At a McDonald’s plant outside Mumbai, 200 workers walk through air dryers and disinfectant pools, then get to work making the day’s 25,000 patties from chicken painstakingly sourced in a country with one of the world’s worst food safety records.
India’s tainted water, patchy cold storage network and a retail sector made up of tiny local grocers present a major risk for international food brands, whose reputation can suffer globally from one local slip.
This can mean educating hundreds of small, often illiterate, farmers – critical in a fragmented farming sector that in some cases still uses “night soil”, or human faeces, for composting.
“There are thousands of farmers you need to reach out to, each with maybe an acre, two acres of land,” said Vikram Ogale, who looks after the supply chain and quality assurance for McDonald’s India.
Swiss food group Nestle is currently battling India’s biggest food scare in a decade and an unprecedented branding crisis in the country, after regulators reported some packets of its noodles contained excess lead, a finding the company disputes.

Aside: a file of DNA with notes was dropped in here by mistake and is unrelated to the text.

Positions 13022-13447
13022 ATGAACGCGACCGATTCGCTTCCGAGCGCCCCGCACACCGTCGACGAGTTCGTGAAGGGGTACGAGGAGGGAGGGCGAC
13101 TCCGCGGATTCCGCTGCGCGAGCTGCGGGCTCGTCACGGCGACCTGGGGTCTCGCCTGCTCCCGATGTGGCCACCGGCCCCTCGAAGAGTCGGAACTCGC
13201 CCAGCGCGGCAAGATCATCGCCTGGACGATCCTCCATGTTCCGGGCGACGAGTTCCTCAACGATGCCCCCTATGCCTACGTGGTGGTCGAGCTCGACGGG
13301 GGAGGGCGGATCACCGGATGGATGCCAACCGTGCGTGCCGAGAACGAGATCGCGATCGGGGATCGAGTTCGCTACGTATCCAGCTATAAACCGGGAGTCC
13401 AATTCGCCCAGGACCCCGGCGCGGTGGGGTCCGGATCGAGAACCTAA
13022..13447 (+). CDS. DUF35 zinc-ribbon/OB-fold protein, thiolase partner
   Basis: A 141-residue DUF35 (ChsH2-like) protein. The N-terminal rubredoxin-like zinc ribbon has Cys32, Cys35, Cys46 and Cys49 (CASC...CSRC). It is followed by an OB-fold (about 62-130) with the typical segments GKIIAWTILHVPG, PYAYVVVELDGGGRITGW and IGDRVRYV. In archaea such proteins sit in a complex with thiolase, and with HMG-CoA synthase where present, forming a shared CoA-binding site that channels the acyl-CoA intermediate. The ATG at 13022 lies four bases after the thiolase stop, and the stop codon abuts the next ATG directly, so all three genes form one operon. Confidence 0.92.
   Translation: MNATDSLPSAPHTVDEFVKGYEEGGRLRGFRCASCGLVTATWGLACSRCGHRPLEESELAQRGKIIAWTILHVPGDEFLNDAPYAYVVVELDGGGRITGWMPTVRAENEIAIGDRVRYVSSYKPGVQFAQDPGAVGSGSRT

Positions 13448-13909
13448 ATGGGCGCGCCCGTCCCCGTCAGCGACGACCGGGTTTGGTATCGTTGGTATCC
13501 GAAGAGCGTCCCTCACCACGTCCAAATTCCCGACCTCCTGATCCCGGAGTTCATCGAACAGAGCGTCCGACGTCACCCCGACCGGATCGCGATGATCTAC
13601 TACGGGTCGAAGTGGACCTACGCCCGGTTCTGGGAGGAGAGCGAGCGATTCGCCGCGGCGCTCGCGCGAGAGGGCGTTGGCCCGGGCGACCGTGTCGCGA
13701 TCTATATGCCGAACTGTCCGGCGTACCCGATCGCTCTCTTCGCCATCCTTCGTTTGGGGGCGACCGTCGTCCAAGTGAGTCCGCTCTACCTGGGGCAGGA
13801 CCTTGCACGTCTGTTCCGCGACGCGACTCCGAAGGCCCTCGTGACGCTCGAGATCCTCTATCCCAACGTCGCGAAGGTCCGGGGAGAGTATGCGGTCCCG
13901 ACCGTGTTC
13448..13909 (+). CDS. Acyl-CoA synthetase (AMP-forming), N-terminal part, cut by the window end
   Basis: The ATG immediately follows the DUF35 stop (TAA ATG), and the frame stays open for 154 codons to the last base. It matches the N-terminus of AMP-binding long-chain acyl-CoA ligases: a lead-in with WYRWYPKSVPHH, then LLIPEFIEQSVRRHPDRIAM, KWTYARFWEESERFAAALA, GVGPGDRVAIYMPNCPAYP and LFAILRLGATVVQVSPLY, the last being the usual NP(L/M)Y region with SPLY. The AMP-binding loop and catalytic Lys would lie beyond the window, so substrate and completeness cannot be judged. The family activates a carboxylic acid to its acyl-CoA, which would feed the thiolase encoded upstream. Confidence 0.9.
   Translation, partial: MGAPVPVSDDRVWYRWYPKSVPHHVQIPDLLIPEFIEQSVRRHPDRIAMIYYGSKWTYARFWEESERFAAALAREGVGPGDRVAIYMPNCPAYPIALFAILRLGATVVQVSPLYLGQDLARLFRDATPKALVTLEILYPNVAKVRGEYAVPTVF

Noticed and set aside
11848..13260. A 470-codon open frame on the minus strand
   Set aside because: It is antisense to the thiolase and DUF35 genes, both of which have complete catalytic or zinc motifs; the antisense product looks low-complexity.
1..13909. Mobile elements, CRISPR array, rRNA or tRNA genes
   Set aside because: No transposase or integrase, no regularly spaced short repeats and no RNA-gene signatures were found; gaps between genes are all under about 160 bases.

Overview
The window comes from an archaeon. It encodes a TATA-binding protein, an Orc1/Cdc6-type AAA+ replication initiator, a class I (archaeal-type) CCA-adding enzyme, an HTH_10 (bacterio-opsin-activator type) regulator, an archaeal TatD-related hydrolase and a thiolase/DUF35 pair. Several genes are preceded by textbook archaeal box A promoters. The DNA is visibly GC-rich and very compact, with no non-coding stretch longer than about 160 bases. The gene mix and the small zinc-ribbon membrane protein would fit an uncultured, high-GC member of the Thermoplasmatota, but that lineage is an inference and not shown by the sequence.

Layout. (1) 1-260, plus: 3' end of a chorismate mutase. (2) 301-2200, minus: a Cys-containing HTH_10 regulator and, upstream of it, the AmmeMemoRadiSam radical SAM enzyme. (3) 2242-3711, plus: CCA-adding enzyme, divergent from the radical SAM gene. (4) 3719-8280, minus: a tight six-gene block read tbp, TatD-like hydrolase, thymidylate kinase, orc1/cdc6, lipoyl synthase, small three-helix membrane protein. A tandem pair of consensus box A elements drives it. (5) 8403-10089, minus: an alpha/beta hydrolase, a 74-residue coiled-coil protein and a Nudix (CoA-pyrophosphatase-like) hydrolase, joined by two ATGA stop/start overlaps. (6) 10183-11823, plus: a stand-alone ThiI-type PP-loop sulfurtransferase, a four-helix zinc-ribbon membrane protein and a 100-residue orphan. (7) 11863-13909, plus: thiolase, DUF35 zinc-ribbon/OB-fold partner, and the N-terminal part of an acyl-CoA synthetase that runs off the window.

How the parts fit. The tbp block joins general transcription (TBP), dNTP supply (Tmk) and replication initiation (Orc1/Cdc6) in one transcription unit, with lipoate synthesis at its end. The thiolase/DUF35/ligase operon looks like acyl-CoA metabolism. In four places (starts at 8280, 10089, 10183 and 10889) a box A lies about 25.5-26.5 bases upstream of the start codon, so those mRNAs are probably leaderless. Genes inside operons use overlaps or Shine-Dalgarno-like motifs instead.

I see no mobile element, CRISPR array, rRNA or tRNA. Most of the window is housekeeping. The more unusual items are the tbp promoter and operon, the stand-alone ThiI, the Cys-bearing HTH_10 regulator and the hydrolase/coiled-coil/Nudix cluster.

Its woes have laid bare the risks of operating in a country where it is difficult to build a watertight supply chain, and where state food safety infrastructure is minimal, at best.
Nestle uses external audit firms to check suppliers.
Wal-Mart, which operates as a wholesaler in India, says its checks mean rejecting 10-11 percent of produce daily.
Nestle is now pushing ahead with India’s first ever national recall, pulling some 27,400 tonnes of its popular Maggi noodles off India’s shelves, a process that will take at least 40 days.